Other essential workers are bearing extraordinary risk, too. Francis Robateau was a veteran night manager for a Southern California grocery store, restocking shelves and managing inventory. Unable to both practice social distancing and keep the store filled with goods, he caught COVID-19. “I started having massive migraines,” he told me, adding that he still struggled with neurological symptoms and headaches weeks later. Concerned that his employer did not take safety protocols seriously enough, he ended up quitting. “I haven’t been making any income,” he told me. “My partner has been taking care of it—her mindset is ‘No, dude, you’re not feeling 100 percent; there’s no reason for you to take a full-time job.’”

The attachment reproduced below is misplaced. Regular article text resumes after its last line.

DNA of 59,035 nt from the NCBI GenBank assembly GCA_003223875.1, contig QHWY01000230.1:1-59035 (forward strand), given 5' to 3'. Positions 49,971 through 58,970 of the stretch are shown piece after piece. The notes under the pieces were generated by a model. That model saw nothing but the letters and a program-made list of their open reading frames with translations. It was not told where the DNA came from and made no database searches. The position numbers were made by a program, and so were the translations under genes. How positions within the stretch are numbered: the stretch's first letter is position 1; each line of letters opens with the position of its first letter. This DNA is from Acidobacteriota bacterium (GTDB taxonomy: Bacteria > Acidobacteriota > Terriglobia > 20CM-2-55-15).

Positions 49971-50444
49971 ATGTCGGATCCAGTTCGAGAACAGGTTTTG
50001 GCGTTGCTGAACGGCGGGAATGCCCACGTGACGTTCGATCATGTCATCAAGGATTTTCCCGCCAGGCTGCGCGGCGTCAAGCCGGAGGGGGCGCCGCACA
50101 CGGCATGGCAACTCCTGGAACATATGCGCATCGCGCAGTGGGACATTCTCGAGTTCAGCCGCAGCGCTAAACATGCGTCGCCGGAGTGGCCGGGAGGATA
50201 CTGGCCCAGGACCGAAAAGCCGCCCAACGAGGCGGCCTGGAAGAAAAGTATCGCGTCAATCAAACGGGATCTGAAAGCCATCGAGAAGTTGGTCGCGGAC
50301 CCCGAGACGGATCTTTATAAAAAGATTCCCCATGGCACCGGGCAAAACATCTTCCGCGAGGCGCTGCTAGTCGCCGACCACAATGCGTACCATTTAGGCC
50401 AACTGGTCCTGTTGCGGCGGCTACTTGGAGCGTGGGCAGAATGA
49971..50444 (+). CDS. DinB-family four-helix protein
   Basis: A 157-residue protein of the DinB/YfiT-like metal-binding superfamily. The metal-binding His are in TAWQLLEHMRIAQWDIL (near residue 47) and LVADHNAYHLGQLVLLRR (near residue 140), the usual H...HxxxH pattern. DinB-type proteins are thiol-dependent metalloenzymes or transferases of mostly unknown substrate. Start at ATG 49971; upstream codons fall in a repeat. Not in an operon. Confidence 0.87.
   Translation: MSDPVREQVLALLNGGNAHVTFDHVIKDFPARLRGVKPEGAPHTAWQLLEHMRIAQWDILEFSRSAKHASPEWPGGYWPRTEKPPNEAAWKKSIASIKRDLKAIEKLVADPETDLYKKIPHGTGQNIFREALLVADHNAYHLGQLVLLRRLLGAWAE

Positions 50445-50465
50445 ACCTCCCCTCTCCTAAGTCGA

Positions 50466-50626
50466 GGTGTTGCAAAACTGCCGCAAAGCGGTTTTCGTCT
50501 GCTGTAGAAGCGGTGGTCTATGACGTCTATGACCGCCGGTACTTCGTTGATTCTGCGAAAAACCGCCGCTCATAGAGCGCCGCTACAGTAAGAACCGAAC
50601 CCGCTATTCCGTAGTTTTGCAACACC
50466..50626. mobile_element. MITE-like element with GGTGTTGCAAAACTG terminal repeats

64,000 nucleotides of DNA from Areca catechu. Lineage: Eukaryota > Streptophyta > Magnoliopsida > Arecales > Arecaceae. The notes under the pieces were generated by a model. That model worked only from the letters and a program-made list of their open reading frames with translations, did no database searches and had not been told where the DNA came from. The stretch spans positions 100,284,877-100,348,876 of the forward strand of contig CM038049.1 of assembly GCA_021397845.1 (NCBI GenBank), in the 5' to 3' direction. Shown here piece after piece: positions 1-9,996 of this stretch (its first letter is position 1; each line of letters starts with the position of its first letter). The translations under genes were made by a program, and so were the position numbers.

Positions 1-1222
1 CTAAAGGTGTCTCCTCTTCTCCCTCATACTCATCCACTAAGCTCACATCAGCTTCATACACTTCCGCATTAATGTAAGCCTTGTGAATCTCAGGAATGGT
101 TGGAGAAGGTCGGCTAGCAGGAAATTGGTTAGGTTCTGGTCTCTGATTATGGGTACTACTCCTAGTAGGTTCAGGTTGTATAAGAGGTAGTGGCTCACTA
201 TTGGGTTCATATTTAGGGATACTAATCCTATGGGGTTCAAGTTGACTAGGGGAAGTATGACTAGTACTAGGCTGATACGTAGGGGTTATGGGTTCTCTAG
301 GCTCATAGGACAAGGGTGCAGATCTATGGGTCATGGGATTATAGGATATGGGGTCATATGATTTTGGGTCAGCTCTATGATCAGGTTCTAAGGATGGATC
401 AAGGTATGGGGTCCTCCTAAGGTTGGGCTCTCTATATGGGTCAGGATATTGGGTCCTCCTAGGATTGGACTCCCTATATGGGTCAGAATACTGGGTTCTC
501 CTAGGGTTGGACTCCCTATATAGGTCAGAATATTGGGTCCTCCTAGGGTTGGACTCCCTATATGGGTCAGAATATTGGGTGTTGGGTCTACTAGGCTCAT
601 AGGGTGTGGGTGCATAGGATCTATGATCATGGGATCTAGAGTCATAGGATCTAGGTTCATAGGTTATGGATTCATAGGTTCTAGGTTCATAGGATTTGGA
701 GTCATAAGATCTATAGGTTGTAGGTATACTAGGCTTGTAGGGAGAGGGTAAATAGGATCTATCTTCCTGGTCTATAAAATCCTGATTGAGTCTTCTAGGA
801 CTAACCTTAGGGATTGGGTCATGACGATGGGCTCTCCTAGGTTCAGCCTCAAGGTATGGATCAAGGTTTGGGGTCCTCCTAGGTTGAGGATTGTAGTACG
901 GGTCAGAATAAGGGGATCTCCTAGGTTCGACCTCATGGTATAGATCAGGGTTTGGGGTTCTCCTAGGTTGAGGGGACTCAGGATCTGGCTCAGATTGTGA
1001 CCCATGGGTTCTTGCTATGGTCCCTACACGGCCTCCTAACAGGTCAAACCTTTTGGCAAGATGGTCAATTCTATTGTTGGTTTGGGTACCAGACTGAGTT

For some, sickness has been catastrophic. Paz Aguilar, who worked at two fast-food restaurants in Oakland, California, ended up in a medically induced coma after contracting COVID-19, along with half a dozen of her co-workers. A stroke left her partially paralyzed. “I’d like to go back to work,” she told me, speaking in Spanish. But she cannot imagine doing so. That has put her and her extended family at severe economic risk, and increased the caretaking burden on her relatives.